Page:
Startup in Residence Demo Day: the highlights

NASA technology in Drachten to help prevent traffic accidents, water-saving taps in Leeuwarden's city hall, fishing plastic waste out of Groningen Seaports and charging your electric car while you park on the campus in Groningen. After six months of hard work, last Thursday was the day of days. The 9 selected startups presented their innovative solutions in the Groningen Forum during the Demo Day of the first edition of Startup in Residence North Netherlands. 

During the program, the participating startups actively tackled social challenges formulated by the municipalities of Leeuwarden, Groningen, Assen and Emmen, The Hanze University of Applied Sciences and Noorderpoort, Groningen Seaports, Campus Groningen and partners, and the Provinces of Friesland and Groningen. What were the biggest lessons? And what challenges do the startups now face? Here is an overview of a few highlights.

"It's basically like raising a small child."

Together with a Swedish company, Zuen&Co developed a nozzle for taps that can save as much as 85% of water. For the municipality of Leeuwarden, they started a pilot in both the city hall and the town hall. But can you measure such savings properly when almost everyone is working from home? "It did complicate things at first," says founder Maarten ter Velde. "That's why during the pilot we focused specifically on users. Our tap can take some time getting used to, because it takes longer to refill your water bottle, for example. But our research showed that people were very enthusiastic about the taps if they were informed in advance about the savings. And this info makes it a lot easier for us to convince companies and organizations to make the switch to our nozzle."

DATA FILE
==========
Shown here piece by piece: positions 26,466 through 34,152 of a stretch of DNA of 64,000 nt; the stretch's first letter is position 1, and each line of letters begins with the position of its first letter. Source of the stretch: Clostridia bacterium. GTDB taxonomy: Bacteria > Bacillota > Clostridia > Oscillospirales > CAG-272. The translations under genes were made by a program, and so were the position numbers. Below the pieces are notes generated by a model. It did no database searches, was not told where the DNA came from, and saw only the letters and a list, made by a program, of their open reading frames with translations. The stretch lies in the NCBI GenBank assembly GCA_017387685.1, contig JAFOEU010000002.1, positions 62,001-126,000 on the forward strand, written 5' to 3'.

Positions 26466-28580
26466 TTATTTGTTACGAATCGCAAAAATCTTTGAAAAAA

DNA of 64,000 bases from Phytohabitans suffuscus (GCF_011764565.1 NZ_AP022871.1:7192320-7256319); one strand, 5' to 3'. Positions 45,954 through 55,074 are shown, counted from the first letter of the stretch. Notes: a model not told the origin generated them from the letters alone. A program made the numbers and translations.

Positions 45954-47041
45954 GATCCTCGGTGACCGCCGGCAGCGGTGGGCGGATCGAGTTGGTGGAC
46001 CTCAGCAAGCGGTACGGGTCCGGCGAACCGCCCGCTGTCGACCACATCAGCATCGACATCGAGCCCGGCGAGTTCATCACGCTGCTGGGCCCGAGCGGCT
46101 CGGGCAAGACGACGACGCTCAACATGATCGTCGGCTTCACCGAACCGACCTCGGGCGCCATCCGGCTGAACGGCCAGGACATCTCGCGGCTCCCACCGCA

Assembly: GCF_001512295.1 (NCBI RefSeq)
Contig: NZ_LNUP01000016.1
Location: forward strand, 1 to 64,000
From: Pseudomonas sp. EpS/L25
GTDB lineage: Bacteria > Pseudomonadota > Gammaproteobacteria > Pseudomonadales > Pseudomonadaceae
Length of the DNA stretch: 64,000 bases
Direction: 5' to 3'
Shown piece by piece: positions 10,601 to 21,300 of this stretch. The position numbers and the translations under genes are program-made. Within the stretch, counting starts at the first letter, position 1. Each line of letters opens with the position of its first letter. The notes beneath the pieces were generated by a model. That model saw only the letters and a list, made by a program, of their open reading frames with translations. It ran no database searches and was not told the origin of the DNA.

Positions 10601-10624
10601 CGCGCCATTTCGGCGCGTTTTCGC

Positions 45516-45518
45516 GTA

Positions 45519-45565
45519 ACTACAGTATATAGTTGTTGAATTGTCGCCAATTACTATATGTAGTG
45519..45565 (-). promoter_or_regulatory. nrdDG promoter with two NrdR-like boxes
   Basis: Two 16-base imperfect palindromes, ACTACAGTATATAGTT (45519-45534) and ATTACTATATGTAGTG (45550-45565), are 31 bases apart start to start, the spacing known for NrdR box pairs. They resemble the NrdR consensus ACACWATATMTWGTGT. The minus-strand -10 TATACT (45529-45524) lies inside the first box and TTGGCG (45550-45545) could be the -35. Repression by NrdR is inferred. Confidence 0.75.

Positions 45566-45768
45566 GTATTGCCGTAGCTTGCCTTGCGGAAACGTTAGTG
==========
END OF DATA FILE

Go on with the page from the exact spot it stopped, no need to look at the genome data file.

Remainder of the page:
oQuay performs safety inspections of waterway structures both above and below the waterline, using innovative techniques such as video mapping and imaging sonar. The startup helped the Province of Fryslân to better inspect the many banks and quays along waterways, using A.I. The first results were already promising, according to founder Peter Nieuwenhuizen. "But there is still much to be done, because there are many different structures and damages that the A.I. needs to learn to recognize. In that sense, it's actually like raising a small child." 

Learning to work together

TripService went to work for Campus Groningen to make the campus more accessible and also to offer green travel options to all employees, students and visitors. "In the beginning, it took some time to figure out the right approach for this," said account manager Wouter Giesen. "But our mentor Robert Reekers was a huge help in pushing us to actively seek collaboration with Campus Groningen, rather than coming up with our own solution that might not have been a good fit."

EVoltify also collaborated with Campus Groningen and during the pilot the startup tested its mobile charging stations for campus visitors. "It's a technology that is still in development and of course there are many different types of electric cars," says founder Antonio Fajardo. "But thanks to the pilot, we can demonstrate that it works well, so the next step is looking for investors to help us scale up further."